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April 2009 - A New Angle on Life

Hello there, gentle viewers; may I bid you all a very warm welcome to this, the not so foolish, April edition of Nick Harvey's Comment?  I trust that you'll all find it both entertaining and educational, for that, believe it or not, is Comment's most important purpose in life.

Now, before we commence the proceedings proper this month, I need to surprise my faithful devotees with a minor digression from the path that shall be trod a little later on.  Please bear with me as I tidy up the odd administrative loose end or three.

It was in February of this year that I made my full administrative statement.  No madam, if you missed it then, you'll have to go back and read it later on.  There's no time to pop off there now, far more pressing matters need to be discussed.

You will all be delighted to know, I'm sure, that I am putting fingers to keyboard for this month's epistle with the aid of my nice new spectacles from those wonderful people at Specsavers.  I knew I should have gone there in the first place and I was right.

I should, perhaps, point out at this stage that last month's little rant was also produced with the aid of the new glasses, but I was so wound up about those idiots at TV Licensing (call them free on 0800 328 2020, in case you missed the number) that I omitted to spectacularly report back as promised in the February statement.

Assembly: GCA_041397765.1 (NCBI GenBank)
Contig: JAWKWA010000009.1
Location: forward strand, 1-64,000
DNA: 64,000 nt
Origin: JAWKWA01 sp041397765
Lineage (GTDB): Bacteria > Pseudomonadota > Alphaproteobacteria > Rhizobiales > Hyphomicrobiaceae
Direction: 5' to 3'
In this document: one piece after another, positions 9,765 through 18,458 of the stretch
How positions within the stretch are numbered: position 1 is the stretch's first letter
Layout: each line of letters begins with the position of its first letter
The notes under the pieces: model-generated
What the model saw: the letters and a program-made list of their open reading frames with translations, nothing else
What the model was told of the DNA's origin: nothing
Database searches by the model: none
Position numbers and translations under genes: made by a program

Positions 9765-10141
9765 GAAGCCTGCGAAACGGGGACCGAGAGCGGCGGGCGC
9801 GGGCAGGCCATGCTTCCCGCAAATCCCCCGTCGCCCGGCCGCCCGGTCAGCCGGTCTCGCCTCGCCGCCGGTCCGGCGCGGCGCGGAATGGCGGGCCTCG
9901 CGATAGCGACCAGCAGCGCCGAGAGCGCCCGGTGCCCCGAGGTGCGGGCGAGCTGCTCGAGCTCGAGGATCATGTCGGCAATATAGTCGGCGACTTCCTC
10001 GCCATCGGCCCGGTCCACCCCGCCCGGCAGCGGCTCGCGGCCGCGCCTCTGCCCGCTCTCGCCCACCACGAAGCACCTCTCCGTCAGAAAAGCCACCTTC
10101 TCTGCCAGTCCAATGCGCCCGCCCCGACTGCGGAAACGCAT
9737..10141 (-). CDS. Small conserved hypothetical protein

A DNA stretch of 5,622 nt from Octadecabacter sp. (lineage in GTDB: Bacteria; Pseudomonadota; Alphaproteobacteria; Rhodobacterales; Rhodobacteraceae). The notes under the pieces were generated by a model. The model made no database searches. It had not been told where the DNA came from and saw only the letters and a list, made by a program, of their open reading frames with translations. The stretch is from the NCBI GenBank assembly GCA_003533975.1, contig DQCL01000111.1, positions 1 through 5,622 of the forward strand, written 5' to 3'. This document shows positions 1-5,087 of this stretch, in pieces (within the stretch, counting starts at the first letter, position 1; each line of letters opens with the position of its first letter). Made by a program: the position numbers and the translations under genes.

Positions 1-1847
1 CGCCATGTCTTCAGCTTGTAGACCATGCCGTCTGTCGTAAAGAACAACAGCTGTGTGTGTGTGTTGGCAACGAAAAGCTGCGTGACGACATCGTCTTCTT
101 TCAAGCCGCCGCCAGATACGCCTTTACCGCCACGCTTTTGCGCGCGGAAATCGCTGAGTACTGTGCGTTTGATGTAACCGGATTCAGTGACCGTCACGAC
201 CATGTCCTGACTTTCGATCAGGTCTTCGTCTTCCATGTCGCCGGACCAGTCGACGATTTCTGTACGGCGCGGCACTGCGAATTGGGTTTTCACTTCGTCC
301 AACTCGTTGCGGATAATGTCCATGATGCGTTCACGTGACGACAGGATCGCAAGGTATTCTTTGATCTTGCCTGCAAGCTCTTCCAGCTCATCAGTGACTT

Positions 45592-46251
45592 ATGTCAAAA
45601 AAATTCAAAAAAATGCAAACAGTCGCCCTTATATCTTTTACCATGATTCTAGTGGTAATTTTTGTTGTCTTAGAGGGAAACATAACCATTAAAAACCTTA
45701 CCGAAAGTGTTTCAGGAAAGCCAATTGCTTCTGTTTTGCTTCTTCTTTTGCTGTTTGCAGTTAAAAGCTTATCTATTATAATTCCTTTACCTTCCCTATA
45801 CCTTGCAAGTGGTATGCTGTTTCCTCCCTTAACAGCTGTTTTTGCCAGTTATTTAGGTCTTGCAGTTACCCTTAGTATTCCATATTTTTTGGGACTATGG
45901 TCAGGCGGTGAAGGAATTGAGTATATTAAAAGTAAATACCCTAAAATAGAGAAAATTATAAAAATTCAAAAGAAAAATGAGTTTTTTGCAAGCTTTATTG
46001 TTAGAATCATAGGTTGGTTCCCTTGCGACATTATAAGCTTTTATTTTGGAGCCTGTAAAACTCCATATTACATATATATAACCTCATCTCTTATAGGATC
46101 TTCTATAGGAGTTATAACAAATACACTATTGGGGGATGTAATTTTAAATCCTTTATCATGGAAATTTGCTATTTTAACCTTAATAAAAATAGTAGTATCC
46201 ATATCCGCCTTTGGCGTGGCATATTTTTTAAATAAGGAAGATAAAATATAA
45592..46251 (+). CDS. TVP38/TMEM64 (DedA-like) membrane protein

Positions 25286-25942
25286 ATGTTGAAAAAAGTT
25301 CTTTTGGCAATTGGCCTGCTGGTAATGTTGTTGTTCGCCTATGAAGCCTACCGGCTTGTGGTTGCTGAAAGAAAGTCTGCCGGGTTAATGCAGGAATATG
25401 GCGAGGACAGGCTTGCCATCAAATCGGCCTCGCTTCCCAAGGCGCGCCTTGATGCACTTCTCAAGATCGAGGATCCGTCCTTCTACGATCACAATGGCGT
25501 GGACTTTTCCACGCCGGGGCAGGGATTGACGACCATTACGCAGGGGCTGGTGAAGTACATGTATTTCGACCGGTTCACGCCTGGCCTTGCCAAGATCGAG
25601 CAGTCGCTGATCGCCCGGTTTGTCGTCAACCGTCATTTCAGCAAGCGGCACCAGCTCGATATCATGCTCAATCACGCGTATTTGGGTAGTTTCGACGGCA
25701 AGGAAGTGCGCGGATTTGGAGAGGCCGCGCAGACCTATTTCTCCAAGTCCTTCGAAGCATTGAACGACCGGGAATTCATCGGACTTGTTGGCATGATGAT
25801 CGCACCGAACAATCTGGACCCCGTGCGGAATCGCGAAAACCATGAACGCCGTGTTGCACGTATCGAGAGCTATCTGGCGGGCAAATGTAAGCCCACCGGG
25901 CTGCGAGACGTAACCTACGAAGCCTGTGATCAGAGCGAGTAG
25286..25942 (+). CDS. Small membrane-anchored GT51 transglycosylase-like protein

And to follow up on said rant from last month, yes, my paper television licence did, eventually, arrive.  They improved slightly on the length of their 2008 fiasco and managed to get it to me at the beginning of March, rather than at the end.

We shall now have to wait to see whether they get their useless system sorted out or if I have exactly the same trouble in 2010, for the third year in a row.  Watch this space, folks!

Okay, so that's the loose ends from previous exciting editions neatly snipped off and tidied away; now time to commence the treading of the April path and get under way for this month in earnest.

The subject for in-depth analysis under the Nick Harvey, Acme microscope for this edition actually came to me a little earlier today whilst 'er indoors and I were taking our afternoon constitutional and treading the path of the nature reserve, up on the local hill.

Now, the nature reserve, being what it is, has lots of trees, as you'd expect; and the hill, being what it is, has sloping sides, as you'd expect.

Well, I suppose not every single hill in the world has sloping sides, but I suspect the majority must do, otherwise we'd have to carry ladders around all the time in order to get up them, wouldn't we?

Oh, all right then, madam; and I suppose not every nature reserve is full of trees either.  Well, both the arguments sounded fairly sound when I started to write them down; it's just that they both seem to be deteriorating rapidly, a bit like my viewing figures if I don't sort out my logic pretty darned quickly.

You see, it's the logic of all this that's giving me a serious problem this month.  The complex logic connected with trees in nature reserves on sloping hillsides.  It's a very complicated subject, don't you know?

If you pop out into your back garden after you've read this, and plant a couple of seeds, then in a few weeks, with a bit of luck, a drop or two of water and a following temperate wind, they will start to grow.